Approximately $ 1.4 billion, 147.ooo Bitcoin, was laundered by major exchanges, including Binance and Huobi this year.
Approximately $ 1.4 billion, 147.ooo Bitcoin, was laundered
After a year of rigorous analysis, sw blockchain security firm Peckshield claims to have tracked more than $ 1.4 billion in dirty Bitcoin laundered through multiple cryptocurrency exchanges in 2020.
“We rank exchanges with the most stolen money,” says the report from Peckshield, published on July 14. “The top ten exchanges were: Huobi, Binance, OKEx, ZB, Gate.io, BitMEX, Luno, HaoBTC, Bithumb and Coinbase”.
For Peckshield researchers, the Bitcoin in question originates from several addresses called “high risk”, including those implicated in hacker attacks and darknet activities.
In the past six months alone, blockchain researchers have tracked a total of 13,927 high-risk transactions – totaling 147,000 Bitcoin ($ 1.4 billion) aggregates – reaching several major exchanges.
Singapore-based Huobi was hardest hit by high-risk moves, with more than 40,000 Bitcoin ($ 364 million) sent to the exchange. Just behind is Binance, with more than 25,000 Bitcoin ($ 227 million) reportedly laundered through the exchange.
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The well can be much deeper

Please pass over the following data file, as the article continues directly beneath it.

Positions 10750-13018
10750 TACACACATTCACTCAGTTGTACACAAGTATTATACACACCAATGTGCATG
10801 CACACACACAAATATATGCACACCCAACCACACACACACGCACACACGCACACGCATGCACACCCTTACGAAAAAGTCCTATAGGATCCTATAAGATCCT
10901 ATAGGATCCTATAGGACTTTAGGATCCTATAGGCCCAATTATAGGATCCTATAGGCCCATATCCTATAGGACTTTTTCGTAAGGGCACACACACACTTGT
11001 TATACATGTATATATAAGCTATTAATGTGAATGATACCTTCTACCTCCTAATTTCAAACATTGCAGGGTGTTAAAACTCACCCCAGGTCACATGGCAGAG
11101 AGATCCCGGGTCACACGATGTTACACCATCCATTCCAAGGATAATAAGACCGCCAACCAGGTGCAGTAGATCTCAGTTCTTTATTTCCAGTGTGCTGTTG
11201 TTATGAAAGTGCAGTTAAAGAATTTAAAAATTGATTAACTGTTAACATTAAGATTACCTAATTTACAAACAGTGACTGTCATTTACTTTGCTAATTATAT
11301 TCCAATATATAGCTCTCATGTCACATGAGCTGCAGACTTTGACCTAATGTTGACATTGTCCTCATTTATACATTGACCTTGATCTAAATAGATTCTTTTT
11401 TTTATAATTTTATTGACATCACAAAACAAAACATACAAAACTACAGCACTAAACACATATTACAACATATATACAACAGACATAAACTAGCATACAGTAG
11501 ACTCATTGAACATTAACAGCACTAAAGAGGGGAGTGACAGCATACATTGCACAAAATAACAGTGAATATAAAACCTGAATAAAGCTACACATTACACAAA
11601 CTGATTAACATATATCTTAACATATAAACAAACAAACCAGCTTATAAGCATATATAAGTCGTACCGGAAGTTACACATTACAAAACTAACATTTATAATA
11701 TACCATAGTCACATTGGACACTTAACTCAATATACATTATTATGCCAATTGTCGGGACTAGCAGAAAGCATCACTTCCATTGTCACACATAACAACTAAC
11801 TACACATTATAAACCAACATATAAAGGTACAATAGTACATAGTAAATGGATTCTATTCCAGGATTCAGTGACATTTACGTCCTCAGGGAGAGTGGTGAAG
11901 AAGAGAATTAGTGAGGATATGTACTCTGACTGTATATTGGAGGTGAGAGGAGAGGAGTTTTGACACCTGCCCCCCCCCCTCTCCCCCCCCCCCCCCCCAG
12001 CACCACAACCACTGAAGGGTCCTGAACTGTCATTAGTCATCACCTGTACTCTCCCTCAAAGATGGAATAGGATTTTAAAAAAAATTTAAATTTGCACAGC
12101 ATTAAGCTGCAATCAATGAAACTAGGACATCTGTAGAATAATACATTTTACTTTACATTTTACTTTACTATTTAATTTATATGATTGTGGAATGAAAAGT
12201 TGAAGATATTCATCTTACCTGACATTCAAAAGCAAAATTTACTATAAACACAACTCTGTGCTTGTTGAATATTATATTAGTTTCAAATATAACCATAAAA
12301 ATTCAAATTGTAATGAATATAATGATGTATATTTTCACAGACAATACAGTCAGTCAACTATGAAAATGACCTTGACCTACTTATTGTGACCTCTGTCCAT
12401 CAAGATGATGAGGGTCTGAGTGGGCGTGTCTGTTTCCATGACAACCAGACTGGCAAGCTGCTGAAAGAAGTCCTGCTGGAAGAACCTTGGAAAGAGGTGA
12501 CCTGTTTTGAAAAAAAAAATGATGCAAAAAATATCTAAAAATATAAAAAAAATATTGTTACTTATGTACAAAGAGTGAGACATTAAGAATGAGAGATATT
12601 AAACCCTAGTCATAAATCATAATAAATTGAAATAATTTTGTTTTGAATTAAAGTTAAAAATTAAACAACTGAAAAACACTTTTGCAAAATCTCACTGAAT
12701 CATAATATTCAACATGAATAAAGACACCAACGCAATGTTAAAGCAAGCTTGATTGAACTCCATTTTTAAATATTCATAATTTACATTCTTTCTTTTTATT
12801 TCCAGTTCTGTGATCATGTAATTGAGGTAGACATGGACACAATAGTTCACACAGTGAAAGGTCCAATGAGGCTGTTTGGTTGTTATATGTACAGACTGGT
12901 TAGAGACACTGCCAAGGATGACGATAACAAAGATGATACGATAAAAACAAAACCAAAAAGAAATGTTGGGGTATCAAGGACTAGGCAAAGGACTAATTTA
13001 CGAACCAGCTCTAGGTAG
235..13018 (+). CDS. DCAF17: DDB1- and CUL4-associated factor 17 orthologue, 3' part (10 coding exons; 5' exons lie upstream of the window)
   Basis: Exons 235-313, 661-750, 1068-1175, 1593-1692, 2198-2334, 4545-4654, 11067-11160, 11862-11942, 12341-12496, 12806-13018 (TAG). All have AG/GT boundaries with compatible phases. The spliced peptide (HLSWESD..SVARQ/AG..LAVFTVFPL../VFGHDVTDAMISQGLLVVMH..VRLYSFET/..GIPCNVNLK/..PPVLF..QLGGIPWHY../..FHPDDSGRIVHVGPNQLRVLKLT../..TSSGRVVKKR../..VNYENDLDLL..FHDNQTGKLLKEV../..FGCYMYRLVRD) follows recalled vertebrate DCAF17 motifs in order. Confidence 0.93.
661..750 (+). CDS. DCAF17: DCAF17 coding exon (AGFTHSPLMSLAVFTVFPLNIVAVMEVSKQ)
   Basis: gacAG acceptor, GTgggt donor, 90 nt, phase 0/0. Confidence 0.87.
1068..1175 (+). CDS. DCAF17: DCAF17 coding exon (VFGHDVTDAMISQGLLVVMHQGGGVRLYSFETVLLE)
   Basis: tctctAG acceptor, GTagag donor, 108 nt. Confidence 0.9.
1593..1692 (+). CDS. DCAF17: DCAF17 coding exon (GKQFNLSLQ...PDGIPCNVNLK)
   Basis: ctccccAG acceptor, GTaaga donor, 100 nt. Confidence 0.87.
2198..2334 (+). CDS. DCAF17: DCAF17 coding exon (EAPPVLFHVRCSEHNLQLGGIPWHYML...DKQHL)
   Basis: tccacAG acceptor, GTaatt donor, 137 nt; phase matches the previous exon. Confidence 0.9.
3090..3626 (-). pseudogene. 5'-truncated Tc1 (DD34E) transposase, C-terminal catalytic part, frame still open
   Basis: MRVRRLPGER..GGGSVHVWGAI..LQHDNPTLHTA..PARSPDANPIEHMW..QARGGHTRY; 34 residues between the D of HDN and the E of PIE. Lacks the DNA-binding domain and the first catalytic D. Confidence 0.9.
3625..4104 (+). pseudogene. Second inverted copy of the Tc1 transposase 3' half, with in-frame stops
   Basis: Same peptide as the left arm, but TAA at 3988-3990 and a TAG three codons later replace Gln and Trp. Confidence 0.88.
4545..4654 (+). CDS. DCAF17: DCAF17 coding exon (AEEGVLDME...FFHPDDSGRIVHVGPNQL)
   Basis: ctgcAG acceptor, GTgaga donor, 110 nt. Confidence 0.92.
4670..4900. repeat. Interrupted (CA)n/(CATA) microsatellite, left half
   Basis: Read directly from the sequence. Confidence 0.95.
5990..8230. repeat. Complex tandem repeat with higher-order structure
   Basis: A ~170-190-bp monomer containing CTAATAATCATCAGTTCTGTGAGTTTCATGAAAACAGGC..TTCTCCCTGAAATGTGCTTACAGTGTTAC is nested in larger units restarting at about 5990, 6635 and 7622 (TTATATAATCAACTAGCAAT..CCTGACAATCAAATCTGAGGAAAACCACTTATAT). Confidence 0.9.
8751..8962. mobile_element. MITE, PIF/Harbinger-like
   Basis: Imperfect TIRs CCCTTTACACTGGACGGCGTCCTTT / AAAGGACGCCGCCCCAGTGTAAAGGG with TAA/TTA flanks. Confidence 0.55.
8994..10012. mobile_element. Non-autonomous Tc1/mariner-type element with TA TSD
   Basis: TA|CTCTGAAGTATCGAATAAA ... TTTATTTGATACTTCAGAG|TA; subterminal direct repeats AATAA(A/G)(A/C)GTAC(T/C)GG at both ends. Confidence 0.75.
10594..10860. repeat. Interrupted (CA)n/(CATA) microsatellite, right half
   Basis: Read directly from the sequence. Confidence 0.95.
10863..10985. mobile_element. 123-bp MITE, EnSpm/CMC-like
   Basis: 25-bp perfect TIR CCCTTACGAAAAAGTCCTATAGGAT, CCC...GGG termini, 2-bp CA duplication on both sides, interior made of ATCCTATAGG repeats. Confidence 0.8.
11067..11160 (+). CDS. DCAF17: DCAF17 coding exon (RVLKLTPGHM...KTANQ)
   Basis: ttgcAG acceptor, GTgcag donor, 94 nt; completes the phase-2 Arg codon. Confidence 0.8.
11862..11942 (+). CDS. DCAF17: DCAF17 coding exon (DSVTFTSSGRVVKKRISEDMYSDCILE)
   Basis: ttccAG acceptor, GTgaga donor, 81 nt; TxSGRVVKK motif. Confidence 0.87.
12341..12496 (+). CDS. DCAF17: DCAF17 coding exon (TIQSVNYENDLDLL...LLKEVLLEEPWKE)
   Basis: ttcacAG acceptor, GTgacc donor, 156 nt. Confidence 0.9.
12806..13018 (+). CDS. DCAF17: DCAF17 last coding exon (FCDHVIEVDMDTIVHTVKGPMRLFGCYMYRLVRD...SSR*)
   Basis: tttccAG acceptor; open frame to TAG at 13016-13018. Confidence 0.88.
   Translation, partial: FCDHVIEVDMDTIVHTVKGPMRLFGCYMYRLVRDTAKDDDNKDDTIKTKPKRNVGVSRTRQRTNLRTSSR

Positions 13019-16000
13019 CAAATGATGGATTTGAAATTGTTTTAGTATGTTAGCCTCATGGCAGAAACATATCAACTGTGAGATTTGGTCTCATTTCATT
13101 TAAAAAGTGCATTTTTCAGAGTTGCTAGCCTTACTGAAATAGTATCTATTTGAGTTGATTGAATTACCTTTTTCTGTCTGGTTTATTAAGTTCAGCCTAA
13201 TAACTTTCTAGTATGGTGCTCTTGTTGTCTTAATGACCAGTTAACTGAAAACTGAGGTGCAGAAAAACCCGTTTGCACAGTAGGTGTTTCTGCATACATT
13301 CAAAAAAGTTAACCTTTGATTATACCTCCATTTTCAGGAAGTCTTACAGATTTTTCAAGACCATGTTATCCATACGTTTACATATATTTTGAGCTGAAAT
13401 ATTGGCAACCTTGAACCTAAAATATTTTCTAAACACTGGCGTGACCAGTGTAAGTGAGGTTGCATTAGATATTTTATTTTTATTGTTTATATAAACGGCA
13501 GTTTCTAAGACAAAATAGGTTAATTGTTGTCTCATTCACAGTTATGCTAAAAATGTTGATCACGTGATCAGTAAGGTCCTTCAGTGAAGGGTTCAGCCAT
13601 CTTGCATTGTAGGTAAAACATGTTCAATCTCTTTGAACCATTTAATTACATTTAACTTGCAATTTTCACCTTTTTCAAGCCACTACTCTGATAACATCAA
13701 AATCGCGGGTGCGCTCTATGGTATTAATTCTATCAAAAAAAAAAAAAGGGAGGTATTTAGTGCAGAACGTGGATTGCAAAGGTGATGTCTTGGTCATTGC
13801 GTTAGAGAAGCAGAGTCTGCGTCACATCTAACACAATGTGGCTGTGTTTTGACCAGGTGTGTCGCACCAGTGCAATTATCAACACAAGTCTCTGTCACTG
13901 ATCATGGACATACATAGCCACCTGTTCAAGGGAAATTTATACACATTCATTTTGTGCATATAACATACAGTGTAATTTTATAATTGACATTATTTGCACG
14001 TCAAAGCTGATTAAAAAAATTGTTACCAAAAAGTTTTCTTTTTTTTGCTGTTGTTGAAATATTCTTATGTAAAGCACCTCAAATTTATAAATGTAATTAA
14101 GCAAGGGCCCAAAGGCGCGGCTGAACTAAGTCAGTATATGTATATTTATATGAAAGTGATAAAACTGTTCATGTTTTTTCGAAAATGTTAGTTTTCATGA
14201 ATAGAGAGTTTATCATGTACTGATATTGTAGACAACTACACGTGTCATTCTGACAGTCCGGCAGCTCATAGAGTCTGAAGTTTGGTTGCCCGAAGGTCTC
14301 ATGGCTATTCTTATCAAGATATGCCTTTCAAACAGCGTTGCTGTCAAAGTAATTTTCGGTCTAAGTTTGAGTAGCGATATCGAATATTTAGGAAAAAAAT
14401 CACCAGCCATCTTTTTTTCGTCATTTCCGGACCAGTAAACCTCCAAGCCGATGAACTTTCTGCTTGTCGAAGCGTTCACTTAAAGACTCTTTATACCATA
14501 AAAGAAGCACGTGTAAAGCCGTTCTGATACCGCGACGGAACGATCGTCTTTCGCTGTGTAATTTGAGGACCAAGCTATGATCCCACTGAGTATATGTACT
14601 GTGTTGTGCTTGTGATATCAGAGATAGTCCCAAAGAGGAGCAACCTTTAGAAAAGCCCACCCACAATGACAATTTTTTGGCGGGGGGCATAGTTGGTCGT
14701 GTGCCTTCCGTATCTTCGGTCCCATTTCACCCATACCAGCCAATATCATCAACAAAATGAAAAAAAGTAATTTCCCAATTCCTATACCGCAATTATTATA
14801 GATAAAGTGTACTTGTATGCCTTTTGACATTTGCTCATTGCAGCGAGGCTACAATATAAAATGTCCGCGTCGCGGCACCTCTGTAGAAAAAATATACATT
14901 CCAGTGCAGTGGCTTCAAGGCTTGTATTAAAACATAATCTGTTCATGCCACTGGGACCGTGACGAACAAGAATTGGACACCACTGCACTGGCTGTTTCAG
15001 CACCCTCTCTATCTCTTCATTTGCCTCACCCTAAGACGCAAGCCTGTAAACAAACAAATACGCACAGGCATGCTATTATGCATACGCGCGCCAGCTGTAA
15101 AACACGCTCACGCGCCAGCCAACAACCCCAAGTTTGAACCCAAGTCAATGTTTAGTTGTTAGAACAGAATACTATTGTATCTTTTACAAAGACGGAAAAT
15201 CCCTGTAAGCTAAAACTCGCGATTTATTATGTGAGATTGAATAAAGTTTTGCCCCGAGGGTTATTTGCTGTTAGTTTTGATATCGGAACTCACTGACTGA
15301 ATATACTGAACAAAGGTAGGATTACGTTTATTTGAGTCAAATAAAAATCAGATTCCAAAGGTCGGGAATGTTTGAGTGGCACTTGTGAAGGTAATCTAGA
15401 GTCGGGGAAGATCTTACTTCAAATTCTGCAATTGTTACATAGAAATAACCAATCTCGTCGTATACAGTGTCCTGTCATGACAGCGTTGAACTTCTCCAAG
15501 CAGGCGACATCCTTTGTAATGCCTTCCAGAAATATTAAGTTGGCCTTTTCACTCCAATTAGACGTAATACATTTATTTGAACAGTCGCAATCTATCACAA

The estimated $ 1.4 billion may be just a drop in the water. Peckshield researchers warn that $ 1.59 billion in high-risk funds have been transferred to currency mixers in order to hinder movement.
Coin mixing seems to be a popular method for money launderers looking to outshine their Bitcoin.
Earlier this month, the famous hacker “Blueleaks” revealed that the FBI is tracking money laundering on the dark web. The 270 GB data dump of police documents, exposed by hacker collective Anonymous, details several cases where crooks allegedly used the Panamanian ‘instant’ cryptocurrency exchange MorphToken to launder Bitcoin, exchanging it for the Monero privacy currency.
Huobi and Binance may have been chosen by Peckshield, but they are not alone. In June, on-chain analysts, Ciphertrace, revealed that the LocationBitcoins it was also used for money laundering. According to one report, 12.01% of all Bitcoin received by LocalBitcoins in 2019 came directly from criminal sources.
Now, after this week’s Twitter hack, scammers are probably looking to launder a little bit more Bitcoin. The big question is: why didn’t they use Monero?